Sunday, December 31, 2006

Double Articulation Digest: The Year in Review (Part 2)

On Saturday, I looked at my favorite books of the year. Today I cast an eye over books that are ripe with potential but are still finding their feet, as well as books (or partial runs of series) worthy of particular praise, even if they don’t quite make the cut for “Best of the Year.”

Promising and Notable Books (2006)

1. Justice Society of America – The most exciting #1 of the year. Hands down.

2. Batman (Morrison/Kubert) – A tantalizing and overdue return to a more colorful Bat-sensibility, but where’d it go? There’s something cozy about the merely passable Ostrander/Mandrake “Grotesk” story arc currently in progress, but its tone couldn’t be further removed from the James Bond Batman that Morrison was developing. A “re-imagining” of the magnitude Morrison promised requires consistency to work, even if it is only within a single Bat-title. It would be too bad if Morrison’s jauntier playboy Batman ends up to be just a missed opportunity.

3. Wonder Woman – Alan Heinberg and the Dodsons? I love it. I’m even prepared to wait for it. My only complaint is that there are too many superheroics (and heroes and villains) hogging the spotlight in this frantically-paced opening arc. Let’s hope this is followed up by one of those “day in the life” issues laden with character moments and subplots, hmm?

4. Checkmate – Intelligent and compelling. Arguably DC’s slickest, most adult mainstream book. And it reintroduced the sorely missed Suicide Squad.

5. Justice League of America – I haven’t liked the pacing of this opening arc at all. (Meltzer needs to worry less about the feints and reveals and more about basic storytelling.) It has been an undeniably exciting ride nonetheless. More than anything else, I’m excited about the possibilities for this book down the line and the incredible JLA line-up that exploits the as yet untapped potential of DC’s lost 80s generation (about which you will be hearing a lot from me this year). Vixen? Geo-Force? “Doctor Jace”? Black Lightening? Arsenal? Trident? Cyborg? This is the first time since Morrison that the JLA has felt like a truly fresh property.

6. Nightwing – Wha… huh? You bet. The Wolfman is back, baby. Granted, Marv’s first story arc was saddled with the turgid pencils of Dan Jurgens, but thank goodness for the return of some old-school storytelling. The half dozen issues of this title prior to Wolfman’s assignment as writer were mind-bogglingly unreadable. Truly awful stuff. What a breath of fresh air to have this character back in the hands of the writer who defined him. You show those punk kids how it’s done, Marv. Your reward? The talented Jamal Igle!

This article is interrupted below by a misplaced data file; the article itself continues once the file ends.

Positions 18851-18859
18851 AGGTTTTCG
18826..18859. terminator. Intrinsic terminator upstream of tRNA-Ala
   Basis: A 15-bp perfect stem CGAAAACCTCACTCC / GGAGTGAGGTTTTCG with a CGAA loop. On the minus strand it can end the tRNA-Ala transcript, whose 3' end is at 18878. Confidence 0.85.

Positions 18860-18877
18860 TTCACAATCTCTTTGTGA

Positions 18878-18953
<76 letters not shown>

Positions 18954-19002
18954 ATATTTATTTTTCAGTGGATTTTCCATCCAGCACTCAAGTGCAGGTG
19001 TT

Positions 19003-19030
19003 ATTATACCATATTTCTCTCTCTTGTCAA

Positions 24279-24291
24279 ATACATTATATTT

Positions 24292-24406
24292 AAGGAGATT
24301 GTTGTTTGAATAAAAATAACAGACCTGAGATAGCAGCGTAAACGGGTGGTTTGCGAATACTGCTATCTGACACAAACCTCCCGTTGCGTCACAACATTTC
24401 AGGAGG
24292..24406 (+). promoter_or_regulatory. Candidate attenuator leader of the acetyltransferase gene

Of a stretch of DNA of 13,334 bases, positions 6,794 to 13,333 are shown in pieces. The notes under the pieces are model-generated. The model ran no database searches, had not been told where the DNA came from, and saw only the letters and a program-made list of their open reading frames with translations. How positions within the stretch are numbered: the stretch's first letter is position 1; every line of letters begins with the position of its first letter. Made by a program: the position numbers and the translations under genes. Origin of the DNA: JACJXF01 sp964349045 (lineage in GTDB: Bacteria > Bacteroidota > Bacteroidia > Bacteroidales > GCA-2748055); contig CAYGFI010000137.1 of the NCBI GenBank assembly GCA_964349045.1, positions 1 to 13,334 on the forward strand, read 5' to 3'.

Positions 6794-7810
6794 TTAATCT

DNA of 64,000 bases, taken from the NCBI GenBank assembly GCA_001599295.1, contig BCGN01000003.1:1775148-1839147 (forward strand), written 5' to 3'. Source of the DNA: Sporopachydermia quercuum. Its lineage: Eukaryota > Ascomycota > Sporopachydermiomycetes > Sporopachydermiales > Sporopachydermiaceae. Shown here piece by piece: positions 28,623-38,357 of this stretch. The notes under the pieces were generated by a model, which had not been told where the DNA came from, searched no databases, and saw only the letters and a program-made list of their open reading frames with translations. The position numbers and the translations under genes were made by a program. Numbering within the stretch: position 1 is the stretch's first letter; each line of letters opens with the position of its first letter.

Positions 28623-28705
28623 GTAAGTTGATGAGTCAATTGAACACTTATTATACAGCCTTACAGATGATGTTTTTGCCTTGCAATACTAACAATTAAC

7. Manhunter – May the appearance of Wonder Woman in the new arc finally help this entertaining and distinctive book find the elusive wider audience it’s been seeking.

8. Green Lantern – I’ve been enjoying the return of Hal Jordan for the last couple of years, but I haven’t been completely grabbed by the series until the last few Global Guardians issues (I especially enjoyed the reintroduction of all those weird Green Lantern science fiction villains in issue #15). After a year or so of housecleaning and set-up, the series finally feels like its heading into interesting territory. And finally, the return of the only Green Lantern villain worth getting really excited about: Star Sapphire! Reis is the ideal artist for this series, and I hope he stays because the book would take a serious hit without his sumptuous visuals.

9. Jonah Hex – It’s wonderful to read a book as assured as this one, whose gritty and engrossing re-energizing of the Western genre continues to impress. The current Hex origin story is fantastic, and I wish that Bernet would stay on as artist indefinitely; failing that, I’d love it if they could tap Eduardo Barreto as regular artist.

10. Detective Comics – It’s been awhile since I’ve been a regular Batman reader, and I’m enjoying Dini and Kramer’s stand-alone Bat tales quite a bit. Kramer’s art looks better here than it did on JSA and Dini is doing a very nice job of rebuilding Batman’s rogues gallery—in fact, the storytelling “model” here feels very similar to what Geoff Johns did on Flash, and that’s a good thing.

11. Moon Knight – Brutal, ugly, gratuitous...and ingenious. One of the few Marvel books that I enjoyed this year. Can Huston and Finch sustain the momentum? Here’s hoping.

Wednesday: Year in Review Continues with: On Probation, Disappointments, and Unmitigated Catastrophes

No comments: